Providing high quality and thorough chiropractic care to people of all ages.
Both a recreational activity and a sport, swimming is a low-impact exercise often recommended for those who struggle with high-impact sports as swimming tends to be gentler on your body and your joints. Despite being a low impact activity, swimming is still physically demanding because the water acts as natural weight resistance, requiring consistent motion and endurance to pull off.
Swimming is achieved by propelling your body through water utilizing a combination of several upper and lower body movements; these repetitive movements, if done incorrectly, can cause damage to joints, muscles, tendons and ligaments over time.
Chiropractors are allied health professionals that diagnose and treat issues related to the nervous and musculoskeletal systems. Chiropractic care is designed to keep the patient’s body in its optimal condition by reducing pain, locating subluxations, correcting the body’s alignment and improve overall physical function.
Whether for competition or purely recreation, Chiropractic care may be beneficial, no matter what category of swimming you fall into. Chiropractors help people of all ages with musculoskeletal issues. Treatment intensity and force can vary from patient to patient. All patients are screened during an initial consultation to ensure Chiropractic care is suitable for them. Followed by a report of findings, a care plan is designed for the individual’s specific needs. Lastly, Chiropractic adjustments. Each adjustment is tailored specifically for each patient.The adjustment can allow a release in built-up tension throughout the joints, allowing the body’s natural ability to reconfigure itself with the adjustment.
Your shoulder is composed of three bones: the scapula (shoulder-blade), the clavicle (collarbone), and the humerus (upper-arm-bone), which come together to make up your shoulder joint. This composite joint is why shoulder injuries are the most common injury suffered by swimmers.
Due to swimming’s repetitive nature, arm movement involved in most swimming techniques can cause significant strain for rotator cuffs or shoulder/arm muscles when done improperly.
Reaching overhead and turning your hand inward (freestyle stroke) with poor stroke mechanics can pin your rotator cuff tendons or shoulder bursa beneath your shoulder blade’s acromion process. This may result in painful inflammation of the bicep tendon and shoulder instability as the weakened and damaged muscles, ligaments, and tendons surrounding the shoulder joint become unable to effectively support the ball within the socket.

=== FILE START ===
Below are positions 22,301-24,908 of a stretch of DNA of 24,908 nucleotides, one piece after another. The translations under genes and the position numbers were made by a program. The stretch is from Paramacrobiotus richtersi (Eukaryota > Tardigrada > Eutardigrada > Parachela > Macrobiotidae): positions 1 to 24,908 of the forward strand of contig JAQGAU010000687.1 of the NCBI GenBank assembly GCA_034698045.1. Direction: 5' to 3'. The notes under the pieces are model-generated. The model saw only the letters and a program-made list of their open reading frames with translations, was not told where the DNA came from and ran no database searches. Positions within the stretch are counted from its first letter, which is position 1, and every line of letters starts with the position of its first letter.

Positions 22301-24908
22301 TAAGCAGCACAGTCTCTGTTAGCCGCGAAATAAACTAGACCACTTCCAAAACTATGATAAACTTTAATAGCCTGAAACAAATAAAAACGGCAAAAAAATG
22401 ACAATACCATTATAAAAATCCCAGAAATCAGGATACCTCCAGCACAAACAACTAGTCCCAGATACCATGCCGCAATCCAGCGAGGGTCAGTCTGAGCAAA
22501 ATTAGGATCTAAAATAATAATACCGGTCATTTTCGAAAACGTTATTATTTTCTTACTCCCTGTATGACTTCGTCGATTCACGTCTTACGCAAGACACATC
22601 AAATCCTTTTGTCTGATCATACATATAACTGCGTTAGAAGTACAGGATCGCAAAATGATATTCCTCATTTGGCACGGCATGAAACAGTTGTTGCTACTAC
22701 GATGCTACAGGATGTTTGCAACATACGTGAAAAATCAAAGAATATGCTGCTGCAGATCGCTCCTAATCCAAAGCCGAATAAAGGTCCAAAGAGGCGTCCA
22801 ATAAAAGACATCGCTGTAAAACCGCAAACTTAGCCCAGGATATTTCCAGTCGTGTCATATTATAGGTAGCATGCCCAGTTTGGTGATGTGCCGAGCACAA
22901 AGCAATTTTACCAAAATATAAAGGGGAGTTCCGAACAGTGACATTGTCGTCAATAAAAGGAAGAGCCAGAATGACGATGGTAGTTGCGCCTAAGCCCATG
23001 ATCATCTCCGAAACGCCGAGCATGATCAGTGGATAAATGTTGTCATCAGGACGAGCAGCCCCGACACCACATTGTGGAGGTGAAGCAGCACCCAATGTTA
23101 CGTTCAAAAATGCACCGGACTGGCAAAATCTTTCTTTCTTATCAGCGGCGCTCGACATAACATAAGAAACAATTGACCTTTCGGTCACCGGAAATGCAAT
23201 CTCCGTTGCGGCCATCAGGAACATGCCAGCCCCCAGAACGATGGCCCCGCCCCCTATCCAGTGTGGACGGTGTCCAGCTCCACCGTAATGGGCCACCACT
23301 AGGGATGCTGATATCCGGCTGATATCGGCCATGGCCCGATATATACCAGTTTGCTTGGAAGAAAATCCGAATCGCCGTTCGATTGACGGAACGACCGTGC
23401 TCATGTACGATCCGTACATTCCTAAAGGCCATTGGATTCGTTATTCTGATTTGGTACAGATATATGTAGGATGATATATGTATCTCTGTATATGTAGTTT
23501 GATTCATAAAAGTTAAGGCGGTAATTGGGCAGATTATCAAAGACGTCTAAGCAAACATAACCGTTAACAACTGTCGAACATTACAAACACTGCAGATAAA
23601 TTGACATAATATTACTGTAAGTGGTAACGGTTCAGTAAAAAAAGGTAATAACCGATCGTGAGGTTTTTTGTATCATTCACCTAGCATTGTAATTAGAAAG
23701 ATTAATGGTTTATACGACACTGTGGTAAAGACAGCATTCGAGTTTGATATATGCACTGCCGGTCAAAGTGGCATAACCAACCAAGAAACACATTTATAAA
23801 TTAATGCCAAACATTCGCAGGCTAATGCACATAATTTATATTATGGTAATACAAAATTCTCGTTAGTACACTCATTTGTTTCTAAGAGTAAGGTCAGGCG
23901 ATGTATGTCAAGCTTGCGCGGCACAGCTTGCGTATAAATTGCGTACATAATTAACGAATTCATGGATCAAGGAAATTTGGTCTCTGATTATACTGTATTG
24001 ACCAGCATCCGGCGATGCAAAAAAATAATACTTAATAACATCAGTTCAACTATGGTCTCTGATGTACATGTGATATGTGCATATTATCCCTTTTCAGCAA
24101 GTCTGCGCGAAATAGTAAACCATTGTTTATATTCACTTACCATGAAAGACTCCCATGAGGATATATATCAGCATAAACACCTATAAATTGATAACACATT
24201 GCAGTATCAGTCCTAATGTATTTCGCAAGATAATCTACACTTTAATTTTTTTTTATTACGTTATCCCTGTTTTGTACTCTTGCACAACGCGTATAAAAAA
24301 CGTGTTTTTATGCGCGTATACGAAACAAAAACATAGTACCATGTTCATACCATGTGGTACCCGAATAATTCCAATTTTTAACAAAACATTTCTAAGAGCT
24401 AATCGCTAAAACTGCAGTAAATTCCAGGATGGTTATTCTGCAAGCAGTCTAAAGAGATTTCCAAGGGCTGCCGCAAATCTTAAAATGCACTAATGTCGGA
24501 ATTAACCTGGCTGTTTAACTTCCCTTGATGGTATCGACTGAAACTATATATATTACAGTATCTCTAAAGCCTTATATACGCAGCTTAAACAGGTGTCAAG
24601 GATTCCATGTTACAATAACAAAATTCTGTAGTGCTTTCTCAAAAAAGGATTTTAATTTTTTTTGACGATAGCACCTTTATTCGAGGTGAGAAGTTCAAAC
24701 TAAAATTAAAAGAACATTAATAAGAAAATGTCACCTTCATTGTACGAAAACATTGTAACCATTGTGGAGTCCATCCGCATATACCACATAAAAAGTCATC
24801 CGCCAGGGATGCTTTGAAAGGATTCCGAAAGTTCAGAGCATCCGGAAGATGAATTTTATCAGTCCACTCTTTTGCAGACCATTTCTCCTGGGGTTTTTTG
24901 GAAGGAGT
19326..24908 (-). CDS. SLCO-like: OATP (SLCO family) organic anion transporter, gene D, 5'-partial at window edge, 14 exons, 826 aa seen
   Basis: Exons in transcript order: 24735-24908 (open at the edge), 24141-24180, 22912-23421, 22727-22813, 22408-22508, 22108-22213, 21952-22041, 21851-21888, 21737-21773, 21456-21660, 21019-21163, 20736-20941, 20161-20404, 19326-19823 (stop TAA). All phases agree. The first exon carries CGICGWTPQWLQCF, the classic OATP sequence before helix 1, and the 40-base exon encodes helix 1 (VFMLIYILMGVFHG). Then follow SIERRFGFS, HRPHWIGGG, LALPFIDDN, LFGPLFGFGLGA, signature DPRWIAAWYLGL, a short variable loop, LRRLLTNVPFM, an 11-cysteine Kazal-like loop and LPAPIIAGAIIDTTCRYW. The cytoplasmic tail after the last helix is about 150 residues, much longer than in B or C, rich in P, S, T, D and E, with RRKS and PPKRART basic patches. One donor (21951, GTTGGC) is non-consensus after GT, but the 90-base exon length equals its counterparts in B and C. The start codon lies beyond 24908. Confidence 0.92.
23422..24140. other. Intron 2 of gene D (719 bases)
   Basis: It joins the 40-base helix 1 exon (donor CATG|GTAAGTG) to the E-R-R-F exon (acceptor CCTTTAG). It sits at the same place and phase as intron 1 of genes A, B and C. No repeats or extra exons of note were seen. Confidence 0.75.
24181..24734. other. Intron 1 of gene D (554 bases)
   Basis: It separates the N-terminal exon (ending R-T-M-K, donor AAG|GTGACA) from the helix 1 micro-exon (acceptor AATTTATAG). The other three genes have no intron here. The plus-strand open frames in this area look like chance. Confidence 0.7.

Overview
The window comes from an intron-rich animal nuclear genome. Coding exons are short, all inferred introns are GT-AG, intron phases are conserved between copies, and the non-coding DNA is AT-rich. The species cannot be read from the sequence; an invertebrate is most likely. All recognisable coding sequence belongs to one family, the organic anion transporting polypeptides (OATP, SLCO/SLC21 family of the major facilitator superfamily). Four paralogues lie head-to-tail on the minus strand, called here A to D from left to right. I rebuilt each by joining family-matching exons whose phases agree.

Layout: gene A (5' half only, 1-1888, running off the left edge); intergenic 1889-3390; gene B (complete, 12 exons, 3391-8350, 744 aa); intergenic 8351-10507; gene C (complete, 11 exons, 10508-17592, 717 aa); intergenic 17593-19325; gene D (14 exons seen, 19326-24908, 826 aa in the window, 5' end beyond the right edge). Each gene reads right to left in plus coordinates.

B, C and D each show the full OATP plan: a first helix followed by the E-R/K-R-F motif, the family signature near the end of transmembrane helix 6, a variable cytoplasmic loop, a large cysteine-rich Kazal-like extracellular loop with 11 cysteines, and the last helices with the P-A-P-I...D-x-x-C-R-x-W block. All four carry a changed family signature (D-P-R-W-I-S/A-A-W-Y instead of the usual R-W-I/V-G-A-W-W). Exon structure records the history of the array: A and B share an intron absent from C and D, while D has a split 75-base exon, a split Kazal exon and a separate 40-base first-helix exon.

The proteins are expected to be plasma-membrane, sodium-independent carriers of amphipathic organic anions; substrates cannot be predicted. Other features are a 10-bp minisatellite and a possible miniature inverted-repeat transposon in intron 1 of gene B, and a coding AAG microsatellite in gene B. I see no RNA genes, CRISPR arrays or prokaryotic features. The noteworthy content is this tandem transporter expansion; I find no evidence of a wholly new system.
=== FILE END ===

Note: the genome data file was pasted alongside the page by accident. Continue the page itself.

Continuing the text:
Commonly known as a breaststroker’s knee, the swimmer’s knee is a common swimming injury that often affects breaststroke swimmers. The problem typically arises with the improper performance of the whip kick, where inexperienced swimmers put too much stress on the knee’s inner ligaments.
Repeating this improper series of breaststroke kicks, the knee experiences unnatural external rotation as the legs extend during the breaststroke kick, putting strain on the medial collateral ligament.
Poor breathing technique; having a wrong head-turn timing every time you breathe while swimming may cause your back and neck to misalign consistently.
While taking breaths, the upper spine may be jerked backward repetitively during front-strokes.
During butterfly and breaststroke strokes, your lower spine is forced to arch backward. These movements put pressure on the facet joints in the back of your spine, which can cause back & neck problems. Freestyle and backstroke don’t cause your back to arch, but the repetitive rotation in your lower back puts you at risk of developing or worsening pain in your discs and other structures.
Treatment of swimmer’s shoulder-type injuries of minor severity will typically begin with pain management, anti-inflammatory medicines, Chiropractic care and physical therapy. On the contrary, orthopedic surgery will likely be recommended in more serious cases.
It can usually prevented by correcting your stroke and paying close attention to the technique performed.
Physiotherapy or any physician-approved exercise can help strengthen the muscles within that area and treat the injured knee with ice packs at least two times per day.
A swimmer’s loss of strength in the muscle region that span the knee-joint, which are usually the hip adductors and abductors, causes knee instability and medial collateral ligament strain throughout the stroke.
This is why regular therapies are needed to reduce swelling with a prevention done by correcting your hip abduction angle, the angle at which your leg moves away from your hip.
When it comes to back and/or neck pain, consulting with a health professional (such as a Chiropractor) in case of the possibility of misalignment to your neck and back’s musculoskeletal structures can be a good idea, as each case is unique and can vary in severity. Back and neck pain from swimming can be prevented by keeping your head aligned with your spine, improve upon your breathing timing while swimming
If you’ve ever been meaning to start swimming lessons and have done some research but were fearful of the common swimming injuries listed above, don’t fret, as Total Health Chiropractic, Chiropractors and other qualified health professionals can help ensure your swimming experience is a pain free one!
Article contributed by Nereids Aquatic Coaching.